Security should not be so scary!

Mariko Kosaka

What do you imagine when someone says "security"?

Hackers? Attacks? Defenses? A programmer in a black hoodie in a dark room?

When the word "security" comes to mind, it's usually in the context of bad news. You often encounter headlines like "A big social network leaked login passwords" or "an attacker stole credit card information from a shopping site".

But security is something to be taken as a positive and necessary part of web development just like "user experience" or "accessibility".

Negative and positive images of security
A hacker in hoodie is a negative security image. A team working on a project together is a positive security image.

In the next few guides, you'll learn how to keep your business and your users' content secure.

What is a security vulnerability?

In software development, when an application does not work the way it is intended to work, it's called "a bug". Sometimes a bug displays wrong information or crashes on a certain action. A vulnerability (sometimes called a security bug) is a type of bug that could be used for abuse.

Bugs are common in the day to day activities of a developer. Which means, vulnerabilities are also frequently introduced into applications. What's important is that you are aware of common vulnerabilities in order to mitigate them as much as you can. It is just like minimizing other bugs by following common patterns and techniques.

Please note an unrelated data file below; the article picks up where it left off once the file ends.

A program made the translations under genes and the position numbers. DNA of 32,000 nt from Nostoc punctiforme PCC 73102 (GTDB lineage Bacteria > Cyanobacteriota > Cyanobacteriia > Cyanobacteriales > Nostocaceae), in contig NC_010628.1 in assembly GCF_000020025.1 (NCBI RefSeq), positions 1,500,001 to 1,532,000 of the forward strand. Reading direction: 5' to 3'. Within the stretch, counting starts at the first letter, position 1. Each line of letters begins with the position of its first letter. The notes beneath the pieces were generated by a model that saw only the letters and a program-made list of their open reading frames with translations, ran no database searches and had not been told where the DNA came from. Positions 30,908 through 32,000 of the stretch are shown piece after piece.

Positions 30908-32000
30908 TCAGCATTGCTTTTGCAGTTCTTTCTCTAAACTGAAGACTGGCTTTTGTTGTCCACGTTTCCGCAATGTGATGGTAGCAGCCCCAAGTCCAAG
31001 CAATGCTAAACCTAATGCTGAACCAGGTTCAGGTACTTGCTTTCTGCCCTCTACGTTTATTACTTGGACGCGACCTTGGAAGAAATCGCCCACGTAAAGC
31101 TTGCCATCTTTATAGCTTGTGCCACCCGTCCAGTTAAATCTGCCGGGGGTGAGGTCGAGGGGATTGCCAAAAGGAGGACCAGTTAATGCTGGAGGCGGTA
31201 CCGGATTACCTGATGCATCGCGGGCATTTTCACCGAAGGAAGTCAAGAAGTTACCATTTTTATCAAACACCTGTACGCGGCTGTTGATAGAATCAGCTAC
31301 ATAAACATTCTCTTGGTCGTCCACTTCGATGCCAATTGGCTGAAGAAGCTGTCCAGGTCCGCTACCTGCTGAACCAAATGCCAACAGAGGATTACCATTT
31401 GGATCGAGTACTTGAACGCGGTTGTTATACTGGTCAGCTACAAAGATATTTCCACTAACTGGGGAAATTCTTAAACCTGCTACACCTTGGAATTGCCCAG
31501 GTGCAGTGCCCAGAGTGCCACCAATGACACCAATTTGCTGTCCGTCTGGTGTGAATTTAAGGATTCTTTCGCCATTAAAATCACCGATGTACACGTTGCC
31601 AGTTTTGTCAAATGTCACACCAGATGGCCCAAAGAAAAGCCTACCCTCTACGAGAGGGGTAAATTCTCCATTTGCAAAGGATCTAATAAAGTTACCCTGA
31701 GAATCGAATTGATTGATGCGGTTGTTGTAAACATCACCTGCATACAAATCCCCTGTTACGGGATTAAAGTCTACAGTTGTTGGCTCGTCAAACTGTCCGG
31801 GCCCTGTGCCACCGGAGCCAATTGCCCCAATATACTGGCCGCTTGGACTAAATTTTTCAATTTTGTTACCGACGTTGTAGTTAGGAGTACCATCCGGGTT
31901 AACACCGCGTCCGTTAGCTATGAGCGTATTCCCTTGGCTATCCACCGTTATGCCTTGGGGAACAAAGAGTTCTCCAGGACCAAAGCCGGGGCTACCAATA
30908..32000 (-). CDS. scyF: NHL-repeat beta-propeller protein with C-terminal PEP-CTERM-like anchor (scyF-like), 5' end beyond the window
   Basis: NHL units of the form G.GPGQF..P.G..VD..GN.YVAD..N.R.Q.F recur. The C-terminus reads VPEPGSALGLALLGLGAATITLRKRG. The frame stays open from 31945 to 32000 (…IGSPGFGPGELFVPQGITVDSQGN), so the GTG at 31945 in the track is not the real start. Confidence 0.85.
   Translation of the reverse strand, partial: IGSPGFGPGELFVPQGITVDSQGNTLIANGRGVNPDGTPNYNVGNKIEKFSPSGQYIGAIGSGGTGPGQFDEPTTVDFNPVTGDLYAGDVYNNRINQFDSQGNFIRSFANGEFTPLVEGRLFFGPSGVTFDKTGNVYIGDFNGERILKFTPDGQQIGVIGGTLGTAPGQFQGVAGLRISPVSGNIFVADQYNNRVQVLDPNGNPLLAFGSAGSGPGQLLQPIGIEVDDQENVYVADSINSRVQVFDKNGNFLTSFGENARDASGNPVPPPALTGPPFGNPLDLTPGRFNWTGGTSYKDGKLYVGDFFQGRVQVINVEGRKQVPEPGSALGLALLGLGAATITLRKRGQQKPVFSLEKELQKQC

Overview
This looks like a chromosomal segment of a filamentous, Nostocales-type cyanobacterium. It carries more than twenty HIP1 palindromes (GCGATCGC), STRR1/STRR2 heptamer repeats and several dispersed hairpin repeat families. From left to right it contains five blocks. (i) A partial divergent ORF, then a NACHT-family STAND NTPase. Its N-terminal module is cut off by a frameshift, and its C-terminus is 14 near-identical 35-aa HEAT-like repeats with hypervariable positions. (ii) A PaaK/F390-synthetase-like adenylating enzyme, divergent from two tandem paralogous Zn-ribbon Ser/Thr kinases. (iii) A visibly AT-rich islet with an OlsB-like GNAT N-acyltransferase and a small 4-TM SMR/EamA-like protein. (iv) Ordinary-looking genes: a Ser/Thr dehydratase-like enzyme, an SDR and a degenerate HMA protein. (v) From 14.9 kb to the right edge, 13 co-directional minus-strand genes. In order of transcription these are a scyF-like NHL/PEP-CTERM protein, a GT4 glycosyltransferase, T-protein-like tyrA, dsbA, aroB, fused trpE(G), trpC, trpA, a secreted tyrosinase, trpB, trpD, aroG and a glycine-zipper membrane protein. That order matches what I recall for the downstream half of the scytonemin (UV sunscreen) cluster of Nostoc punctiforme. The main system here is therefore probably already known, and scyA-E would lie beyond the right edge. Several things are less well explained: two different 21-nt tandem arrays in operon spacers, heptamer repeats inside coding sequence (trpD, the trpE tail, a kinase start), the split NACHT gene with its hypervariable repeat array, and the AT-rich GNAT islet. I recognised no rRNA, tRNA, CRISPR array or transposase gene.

Most security techniques are just good programming, for example: - Check values entered by a user (not null, not an empty string, checking the amount of data). - Ensure a single user can't take up too much time. - Build unit tests so security bugs can't slip in by accident.

What are security features?

Your first lines of defense are security features such as HTTPS and CORS. (You'll learn about these acronyms later so don't worry about them for now.) For example, encrypting data using HTTPS might not be fixing a bug, but it protects the data you're exchanging with users to other parties. (Intercepting data is a common attack.)

What's the impact?

When an application is not secure, different people could be affected.

Impact on users
  • Sensitive information, such as personal data, could be leaked or stolen.
  • Content could be tampered with. A tampered site could direct users to a malicious site.
Impact on the application
  • User trust may be lost.
  • Business could be lost due to downtime or loss of confidence as a result of tampering or system shortage.
Impact on other systems
  • A hijacked application could be used to attack other systems, such as with a denial-of-service attack using a botnet.

Actively securing your application is not only crucial for you and your business but also for your users, protecting them and other systems from attacks launched from your site.

Wrap up

Congratulations! You are halfway through this introduction. Now you know the difference between security vulnerabilities and features, and you are aware that not only you but everyone else gets affected when your application is not secure. The next guide covers the types of attacks in depth to make security even less scary.